Most employees are entitled to £89.35 a week (as at Feb 2018) after their first 4 days off sick. It's called Statutory Sick Pay, and covers them up to 28 weeks. Employers sometimes offer more sick pay than this (it's often called Occupational Sick Pay - OSP), or offer employees cover for a longer period. It's worth an employee finding out how much they'd be paid, and how long for, because it'll help them decide which other sorts of cover they might need.
A short-term income protection plan like Sick Pay Insurance can provide short-term financial support for sickness absence. It can start from as little as one week’s absence and generally pays out for up to one year's absence.
Income Protection pays a percentage of an employee's salary each month (typically 60-80%) as a regular income, if they can't work due to a long-term illness or injury. Getting Income Protection through an employer (called Group Income Protection or GIP) will often mean that most medical conditions an employee may have prior to the policy are covered. Joining an employer’s GIP scheme can also cost less than if the employee took out a similar policy themselves.
Group Income Protection policies can be set up in different ways by an employer. Usually, they're set up so that payments start once Statutory Sick Pay or Occupational Sick Pay end. Typically, GIP pays benefit after 6 months off work, though the employer can choose when they want the policy to kick in. The payments continue until either the employee goes back to work, or reaches the retirement age given in the policy or another timescale in the policy chosen by the employer when it was set up. For example, some policies have a 'limited term' which means they only pay out up to a set time – say 2, 3 or 5 years off work, rather than to retirement age.
Dental and Optical insurance:
Typically, corporate dental insurance reimburses the cost of routine NHS treatments like examinations, hygienists, fillings, crowns etc. as well as injuries and accidents - anywhere in the world and up to a set limit. It can also contribute towards the cost of more expensive treatments such as implants and child orthodontics. Dental insurance also pays towards the cost of private treatment – again up to a set limit.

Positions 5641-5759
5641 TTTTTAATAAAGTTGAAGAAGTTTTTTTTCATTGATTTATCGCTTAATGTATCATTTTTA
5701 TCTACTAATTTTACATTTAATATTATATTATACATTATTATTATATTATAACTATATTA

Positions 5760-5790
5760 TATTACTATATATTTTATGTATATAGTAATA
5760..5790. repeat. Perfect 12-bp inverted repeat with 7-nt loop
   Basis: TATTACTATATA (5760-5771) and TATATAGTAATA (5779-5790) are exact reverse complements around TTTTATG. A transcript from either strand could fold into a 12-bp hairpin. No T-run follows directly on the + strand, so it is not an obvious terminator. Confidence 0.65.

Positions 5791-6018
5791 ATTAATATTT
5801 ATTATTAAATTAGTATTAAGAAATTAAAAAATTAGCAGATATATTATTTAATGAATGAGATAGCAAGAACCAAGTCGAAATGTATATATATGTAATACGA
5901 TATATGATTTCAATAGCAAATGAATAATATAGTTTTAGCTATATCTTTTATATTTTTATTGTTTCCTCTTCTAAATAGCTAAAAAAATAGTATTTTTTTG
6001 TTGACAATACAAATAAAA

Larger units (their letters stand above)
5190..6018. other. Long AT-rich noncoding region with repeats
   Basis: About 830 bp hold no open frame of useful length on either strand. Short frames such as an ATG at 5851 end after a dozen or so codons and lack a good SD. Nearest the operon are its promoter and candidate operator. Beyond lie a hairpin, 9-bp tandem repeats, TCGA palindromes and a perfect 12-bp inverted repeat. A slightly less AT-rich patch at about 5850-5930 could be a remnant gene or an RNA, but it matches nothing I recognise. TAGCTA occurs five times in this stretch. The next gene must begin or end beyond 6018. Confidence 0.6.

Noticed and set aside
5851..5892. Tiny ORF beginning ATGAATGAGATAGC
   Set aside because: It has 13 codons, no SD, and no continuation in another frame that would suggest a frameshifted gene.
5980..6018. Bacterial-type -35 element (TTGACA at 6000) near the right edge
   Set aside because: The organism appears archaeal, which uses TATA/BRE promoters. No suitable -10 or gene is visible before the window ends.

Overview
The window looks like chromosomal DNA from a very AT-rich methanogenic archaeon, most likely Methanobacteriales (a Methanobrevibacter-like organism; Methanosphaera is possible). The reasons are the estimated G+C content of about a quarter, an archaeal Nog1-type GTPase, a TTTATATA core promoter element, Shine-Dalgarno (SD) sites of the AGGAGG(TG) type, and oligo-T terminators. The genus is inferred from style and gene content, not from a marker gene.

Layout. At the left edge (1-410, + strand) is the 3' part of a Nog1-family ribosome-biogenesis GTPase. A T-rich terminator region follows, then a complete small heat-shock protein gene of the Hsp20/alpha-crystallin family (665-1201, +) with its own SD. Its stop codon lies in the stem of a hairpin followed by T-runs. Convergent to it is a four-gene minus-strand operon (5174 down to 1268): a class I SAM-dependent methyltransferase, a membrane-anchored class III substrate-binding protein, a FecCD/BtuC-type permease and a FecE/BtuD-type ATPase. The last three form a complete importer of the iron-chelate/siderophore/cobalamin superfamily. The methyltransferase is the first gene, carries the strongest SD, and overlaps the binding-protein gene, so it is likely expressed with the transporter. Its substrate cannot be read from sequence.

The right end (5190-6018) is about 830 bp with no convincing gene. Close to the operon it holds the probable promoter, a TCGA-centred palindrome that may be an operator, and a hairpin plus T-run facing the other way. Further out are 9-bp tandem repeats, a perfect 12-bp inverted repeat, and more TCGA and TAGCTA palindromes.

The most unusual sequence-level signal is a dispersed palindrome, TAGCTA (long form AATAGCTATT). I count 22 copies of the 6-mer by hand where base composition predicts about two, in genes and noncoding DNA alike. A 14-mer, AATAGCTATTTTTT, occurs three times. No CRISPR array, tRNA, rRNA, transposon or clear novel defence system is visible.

Optical insurance helps pay for eye tests, glasses and contact lenses, and often pays out a lump sum in the event of accidental and permanent sight loss. Cover for both can normally be extended to cover family members.
Private Medical Insurance (PMI)
Private Medical Insurance pays towards the cost of private treatment for certain medical problems. It doesn't cover every medical condition, so it's important for employees to check the policy details to see what's covered.
Critical Illness Insurance
Critical Illness Insurance means an employee receives a tax-free lump sum if they're diagnosed with one of a number of specific medical conditions and survive for a minimum period of time once they're diagnosed (usually between 14 and 28 days). The policy will list exactly which medical conditions are eligible, but these typically include cancer, heart attacks, stroke, MS, dementia and Parkinson’s Disease, among others.
Health screening provides a regular health check. This usually involves a physical examination to identify any current conditions an employee might not be aware of, but will also involve questions to help work out which diseases they may be at risk of, and how they can improve their health by changing their lifestyle.